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Review: Sonata Arctica - The Days of Grays
Sonata Arctica
www.sonataarctica.info
The Days of Grays

Label: Nuclear Blast
Year released: 2009
Duration: 59:24
Tracks: 12
Genre: Progressive Metal

Rating: 2.75/5

Review online: October 1, 2009
Reviewed by: MetalMike
Readers Rating
for:
The Days of Grays

Rated 3/5 (60%) (62 Votes)
Review


Tony Kakko! We know you're in there! Drop the down-tuned 7-string guitar and come out with your hands up! OK, that was silly, but after the core-ish tendencies of Sonata Arctica's last release, Unia, I was thoroughly prepared to loathe their newest, The Days of Grays. Surprisingly, and despite the general consensus of the message boards here on The Metal Crypt, I DIDN'T hate it. Sure, it's no Ecliptica or Silence, but who wants a band to keep releasing the same albums over and over? Besides me, that is.

No, I don't hate The Days of Grays. There are still plenty of experimental elements happening here and, like the last album, many of them don't work. To wit, the crappy vocal effects on "Zeroes" or "The Dead Skin" (isn't that a Slayer song? What? Dead Skin Mask? Sorry) where Tony sounds like Trent Reznor singing through a circa 1930 microphone. Yet there are some signs of life, enough to make a die-hard SA fan like me dig a little deeper. "Flag in the Ground" is a fairly quick number and "The Last Amazing Grays" sounds a lot like the mid-tempo material from Winterheart's Guild and Reckoning Night. Overall the album reminds me of an album length version of the song "White Pearl, Black Oceans…" from Reckoning Night. Speedy double kick drumming and catchy choruses can be found on The Days of Grays. Unfortunately, every time I get my hopes up (with the possible exception of "Flag in the Ground") the songs take a turn for the worse, usually with some mall-core breakdown, and I'm be left with a song only half of which I like. Frustratingly, this is all too common on The Days of Grays.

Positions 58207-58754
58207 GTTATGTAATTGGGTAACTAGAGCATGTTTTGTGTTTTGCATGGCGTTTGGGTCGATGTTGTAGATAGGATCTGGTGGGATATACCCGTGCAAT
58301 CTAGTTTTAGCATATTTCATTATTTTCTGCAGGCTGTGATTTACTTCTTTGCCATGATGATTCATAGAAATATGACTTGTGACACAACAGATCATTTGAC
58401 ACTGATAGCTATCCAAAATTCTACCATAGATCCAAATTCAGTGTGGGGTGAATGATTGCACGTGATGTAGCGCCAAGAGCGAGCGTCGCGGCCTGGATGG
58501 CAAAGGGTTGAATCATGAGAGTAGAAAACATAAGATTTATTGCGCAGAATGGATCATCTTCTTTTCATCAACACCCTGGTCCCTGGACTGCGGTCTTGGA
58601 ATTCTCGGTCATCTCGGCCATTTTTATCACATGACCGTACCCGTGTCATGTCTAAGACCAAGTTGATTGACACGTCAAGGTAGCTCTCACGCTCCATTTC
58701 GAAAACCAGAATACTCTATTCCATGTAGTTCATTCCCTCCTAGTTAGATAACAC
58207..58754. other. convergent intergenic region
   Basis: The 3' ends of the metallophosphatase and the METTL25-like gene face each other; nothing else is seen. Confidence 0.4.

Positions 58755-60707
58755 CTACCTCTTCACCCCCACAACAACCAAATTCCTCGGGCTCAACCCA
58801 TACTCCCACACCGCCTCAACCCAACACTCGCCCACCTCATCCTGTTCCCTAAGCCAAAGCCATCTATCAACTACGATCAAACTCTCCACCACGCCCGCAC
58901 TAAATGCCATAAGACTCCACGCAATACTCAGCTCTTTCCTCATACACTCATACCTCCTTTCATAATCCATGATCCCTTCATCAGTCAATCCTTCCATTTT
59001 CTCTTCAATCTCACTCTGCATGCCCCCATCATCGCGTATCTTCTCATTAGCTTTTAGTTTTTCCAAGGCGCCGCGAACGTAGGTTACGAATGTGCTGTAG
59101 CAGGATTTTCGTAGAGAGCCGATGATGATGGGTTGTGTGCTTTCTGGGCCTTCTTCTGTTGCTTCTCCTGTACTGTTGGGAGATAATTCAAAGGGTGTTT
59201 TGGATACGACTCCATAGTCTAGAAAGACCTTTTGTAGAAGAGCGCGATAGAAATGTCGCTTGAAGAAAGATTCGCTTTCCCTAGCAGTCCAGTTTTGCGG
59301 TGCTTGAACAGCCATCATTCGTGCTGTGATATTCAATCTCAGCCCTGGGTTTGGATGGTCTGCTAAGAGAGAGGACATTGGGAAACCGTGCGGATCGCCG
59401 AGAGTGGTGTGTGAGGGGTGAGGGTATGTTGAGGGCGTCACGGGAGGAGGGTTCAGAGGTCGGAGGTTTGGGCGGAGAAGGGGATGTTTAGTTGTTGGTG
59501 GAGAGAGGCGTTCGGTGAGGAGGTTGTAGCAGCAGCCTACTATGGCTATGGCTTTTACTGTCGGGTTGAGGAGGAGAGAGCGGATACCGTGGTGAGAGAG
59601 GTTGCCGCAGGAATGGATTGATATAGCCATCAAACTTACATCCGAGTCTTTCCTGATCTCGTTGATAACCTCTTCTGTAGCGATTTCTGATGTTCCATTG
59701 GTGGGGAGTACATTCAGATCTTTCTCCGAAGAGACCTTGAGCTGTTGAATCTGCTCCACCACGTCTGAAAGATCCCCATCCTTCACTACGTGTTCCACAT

I can see how many people will be turned off by the continued experimentation, but I also see the band on somewhat firmer footing after the mis-step that was Unia. Long time fans should find enough on The Days of Grays to keep hope alive for the future of Sonata Arctica, if they are willing to work to separate the wheat from the mountains of chaff. Those of you never really into the band, just move along, there's nothing to see here.

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